Dublin to prioritize pedestrians, public transit under 8-year plan
Dublin plans to ban motorists from its center under an ambitious, eight-year strategy to make the city more walkable. Paul Melia reports for the Irish Independent that the €150 million (US$ 171 million) makeover is spearheaded by the Dublin City Council and the National Transport Authority.
Cars and taxis would be banned, with priority granted to buses, trams, pedestrians and cyclists. Some parking lots are to be relocated away from the downtown to further discourage vehicles from entering the core. Meanwhile, footpaths are slated to be widened, and as the Irish Examiner notes here, dedicated cycling lanes added.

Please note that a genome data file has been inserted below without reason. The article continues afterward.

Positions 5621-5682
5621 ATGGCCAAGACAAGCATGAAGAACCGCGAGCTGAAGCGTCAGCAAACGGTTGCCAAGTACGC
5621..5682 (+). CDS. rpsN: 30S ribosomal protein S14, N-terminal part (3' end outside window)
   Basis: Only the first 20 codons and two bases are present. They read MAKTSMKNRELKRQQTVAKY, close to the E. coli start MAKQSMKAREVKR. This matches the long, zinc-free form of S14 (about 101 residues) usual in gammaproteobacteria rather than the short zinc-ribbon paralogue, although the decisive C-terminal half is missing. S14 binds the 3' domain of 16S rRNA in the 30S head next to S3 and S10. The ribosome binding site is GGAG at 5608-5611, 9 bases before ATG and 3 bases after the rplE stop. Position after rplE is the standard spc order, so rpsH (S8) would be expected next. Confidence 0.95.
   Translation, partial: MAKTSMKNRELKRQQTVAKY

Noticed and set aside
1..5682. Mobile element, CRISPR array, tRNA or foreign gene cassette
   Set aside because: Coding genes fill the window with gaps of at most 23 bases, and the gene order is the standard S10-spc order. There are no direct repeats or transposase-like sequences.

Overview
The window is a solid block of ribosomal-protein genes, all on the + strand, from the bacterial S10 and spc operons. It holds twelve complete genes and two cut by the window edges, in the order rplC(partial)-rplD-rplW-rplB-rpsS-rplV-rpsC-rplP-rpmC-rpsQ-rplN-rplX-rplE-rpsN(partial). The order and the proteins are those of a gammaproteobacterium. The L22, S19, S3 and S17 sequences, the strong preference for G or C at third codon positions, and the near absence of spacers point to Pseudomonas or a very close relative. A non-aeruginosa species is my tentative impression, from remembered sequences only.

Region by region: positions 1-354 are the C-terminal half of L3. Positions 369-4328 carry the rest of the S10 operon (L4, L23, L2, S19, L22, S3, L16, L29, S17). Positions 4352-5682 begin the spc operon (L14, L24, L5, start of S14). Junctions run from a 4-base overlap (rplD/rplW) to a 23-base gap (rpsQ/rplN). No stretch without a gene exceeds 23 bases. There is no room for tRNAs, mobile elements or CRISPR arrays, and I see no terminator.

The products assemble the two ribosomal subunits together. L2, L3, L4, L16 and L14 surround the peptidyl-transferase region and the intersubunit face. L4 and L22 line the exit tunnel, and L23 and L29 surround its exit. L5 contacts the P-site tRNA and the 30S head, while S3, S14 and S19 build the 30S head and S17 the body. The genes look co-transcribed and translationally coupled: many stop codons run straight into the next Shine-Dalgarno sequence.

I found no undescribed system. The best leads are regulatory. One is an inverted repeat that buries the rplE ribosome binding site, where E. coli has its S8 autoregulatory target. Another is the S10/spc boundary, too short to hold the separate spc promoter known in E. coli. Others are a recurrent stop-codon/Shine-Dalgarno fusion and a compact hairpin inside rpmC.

By 2023, drivers are projected to make 234,000 trips into Dublin each day, an increase of 42,000 or 20 percent over today, Melia reports. “The city could grind to a halt unless car use is discouraged,” the article warns. Dublin joins a growing list of cities striving to make their centers more walkable, including New York, Madrid and Brussels.